Driver, the damaged main character of this minimalist noir novel, works as a stunt man by day and as the driver of getaway cars at night. Purely pragmatic, he has no real dreams and no long-term goals, the result of his violent childhood, which was not a childhood at all. No one gets close to him, though he occasionally shows signs that he has some feelings for other damaged creatures. When it comes to his work, however, he is all business--"I don't know anyone, I don't carry weapons. I drive."
Opening dramatically with Driver leaning against a wall in a Motel 6 room, his arm wounded so badly it is useless, with three dead bodies around him, the novel repeats these images like a bizarre refrain, as the background for this scene and the action which follows it are revealed. In terse prose, as efficient in conveying information as Driver is in killing those who threaten him, Sallis follows Driver as he moves between Los Angeles and Phoenix, doing jobs. Episodes from his life hit the reader with the force of gunfire and in random order, connected not by transitions but through the character and violent background of Driver as his life unfolds. Scenes from Driver's film assignments overlap with scenes from his real life, sometimes inspiring Driver to reminisce or to try to look forward to see how and why he ended up where he is.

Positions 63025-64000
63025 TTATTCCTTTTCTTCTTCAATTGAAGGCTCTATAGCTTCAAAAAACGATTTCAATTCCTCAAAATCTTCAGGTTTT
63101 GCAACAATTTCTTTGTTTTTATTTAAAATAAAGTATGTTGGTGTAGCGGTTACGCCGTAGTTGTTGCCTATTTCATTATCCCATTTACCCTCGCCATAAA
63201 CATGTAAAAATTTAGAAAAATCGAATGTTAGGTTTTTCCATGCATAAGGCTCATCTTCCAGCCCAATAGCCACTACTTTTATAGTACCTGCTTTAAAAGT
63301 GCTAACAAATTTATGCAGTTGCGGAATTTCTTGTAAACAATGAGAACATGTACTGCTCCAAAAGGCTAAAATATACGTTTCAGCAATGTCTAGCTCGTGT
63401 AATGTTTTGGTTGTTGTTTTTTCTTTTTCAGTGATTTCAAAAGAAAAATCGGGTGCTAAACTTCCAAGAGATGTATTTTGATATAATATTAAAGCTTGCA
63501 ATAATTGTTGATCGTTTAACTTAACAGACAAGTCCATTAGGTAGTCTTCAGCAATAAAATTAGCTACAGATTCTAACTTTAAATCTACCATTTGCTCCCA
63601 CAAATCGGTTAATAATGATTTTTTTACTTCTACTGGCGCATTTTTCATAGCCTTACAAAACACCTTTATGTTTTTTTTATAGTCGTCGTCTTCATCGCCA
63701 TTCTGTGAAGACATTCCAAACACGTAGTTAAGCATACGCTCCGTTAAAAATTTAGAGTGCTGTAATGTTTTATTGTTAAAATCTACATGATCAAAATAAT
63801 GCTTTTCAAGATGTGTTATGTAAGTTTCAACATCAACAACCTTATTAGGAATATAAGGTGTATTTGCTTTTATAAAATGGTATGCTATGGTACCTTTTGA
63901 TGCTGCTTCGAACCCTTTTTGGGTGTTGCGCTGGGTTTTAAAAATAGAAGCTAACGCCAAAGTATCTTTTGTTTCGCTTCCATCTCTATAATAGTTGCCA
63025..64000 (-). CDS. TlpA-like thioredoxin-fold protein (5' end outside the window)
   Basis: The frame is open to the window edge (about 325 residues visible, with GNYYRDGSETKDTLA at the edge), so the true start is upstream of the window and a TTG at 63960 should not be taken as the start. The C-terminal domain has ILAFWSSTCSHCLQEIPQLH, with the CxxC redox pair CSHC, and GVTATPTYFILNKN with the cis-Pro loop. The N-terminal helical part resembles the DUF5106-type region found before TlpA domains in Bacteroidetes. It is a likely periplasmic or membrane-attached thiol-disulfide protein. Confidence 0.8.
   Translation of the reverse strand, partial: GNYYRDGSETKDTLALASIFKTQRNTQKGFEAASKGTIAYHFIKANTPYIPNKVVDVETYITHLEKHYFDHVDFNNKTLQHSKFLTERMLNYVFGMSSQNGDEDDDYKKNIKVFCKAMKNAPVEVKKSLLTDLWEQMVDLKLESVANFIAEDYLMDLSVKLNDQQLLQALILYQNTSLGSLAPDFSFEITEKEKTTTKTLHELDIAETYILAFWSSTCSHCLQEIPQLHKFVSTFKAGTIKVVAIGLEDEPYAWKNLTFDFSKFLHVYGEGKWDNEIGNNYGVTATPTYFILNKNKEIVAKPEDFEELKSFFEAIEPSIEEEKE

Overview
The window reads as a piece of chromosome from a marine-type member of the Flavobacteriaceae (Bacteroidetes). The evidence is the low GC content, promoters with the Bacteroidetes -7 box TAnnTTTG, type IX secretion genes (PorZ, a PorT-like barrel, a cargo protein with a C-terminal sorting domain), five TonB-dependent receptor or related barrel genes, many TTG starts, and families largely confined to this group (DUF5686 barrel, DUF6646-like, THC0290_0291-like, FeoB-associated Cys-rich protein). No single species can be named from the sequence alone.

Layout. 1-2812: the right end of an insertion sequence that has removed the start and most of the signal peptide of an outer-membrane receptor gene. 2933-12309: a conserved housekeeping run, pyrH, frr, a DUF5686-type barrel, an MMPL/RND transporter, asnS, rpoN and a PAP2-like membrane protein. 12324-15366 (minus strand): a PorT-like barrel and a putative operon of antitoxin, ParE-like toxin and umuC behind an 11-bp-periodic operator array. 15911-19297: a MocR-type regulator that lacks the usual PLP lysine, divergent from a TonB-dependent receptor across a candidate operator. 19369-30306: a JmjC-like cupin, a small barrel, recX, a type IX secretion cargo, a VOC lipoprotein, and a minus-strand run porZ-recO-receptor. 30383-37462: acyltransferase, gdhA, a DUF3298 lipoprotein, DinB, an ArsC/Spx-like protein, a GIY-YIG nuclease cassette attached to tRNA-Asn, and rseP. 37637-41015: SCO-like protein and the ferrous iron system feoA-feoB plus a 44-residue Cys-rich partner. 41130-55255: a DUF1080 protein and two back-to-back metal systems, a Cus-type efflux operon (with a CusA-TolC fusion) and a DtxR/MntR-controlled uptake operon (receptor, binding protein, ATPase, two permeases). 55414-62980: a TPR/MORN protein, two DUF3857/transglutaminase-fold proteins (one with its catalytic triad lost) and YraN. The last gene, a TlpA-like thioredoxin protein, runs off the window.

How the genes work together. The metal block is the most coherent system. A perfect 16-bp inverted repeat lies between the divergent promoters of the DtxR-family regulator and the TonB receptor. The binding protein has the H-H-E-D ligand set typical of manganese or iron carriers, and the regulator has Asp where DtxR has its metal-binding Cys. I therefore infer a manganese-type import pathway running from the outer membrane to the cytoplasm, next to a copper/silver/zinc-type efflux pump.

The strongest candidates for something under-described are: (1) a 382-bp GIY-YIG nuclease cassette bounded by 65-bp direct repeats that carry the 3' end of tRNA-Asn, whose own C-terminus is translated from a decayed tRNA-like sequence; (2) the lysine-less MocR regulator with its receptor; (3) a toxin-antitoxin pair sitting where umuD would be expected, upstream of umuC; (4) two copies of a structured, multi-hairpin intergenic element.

Actions speak louder than words here, but the dialogue, when it occurs, is memorable and dramatic. Scenes in which Driver tries to visit his estranged mother and later his foster family are intensely moving because they emphasize an emotional connection which is otherwise lacking in his life. He is intelligent, and he keeps trying to communicate with people through words, though the circumstances of his life are almost entirely violent. He has no dreams, forced to believe instead in a brutal reality--he is Borges, the writer/realist, not Don Quixote, the tilter at windmills, he notes. "I don't think [however], our lives are thrust upon us," he explains in one conversation. "What it feels like to me is, they're forever seeping up under our feet."
A dramatic, thoughtful, and powerfully moving examination of the life of someone who has few choices, this novel transcends its darkness and violence to show the continuing desire for connection even among life's most violent people. Mary Whipple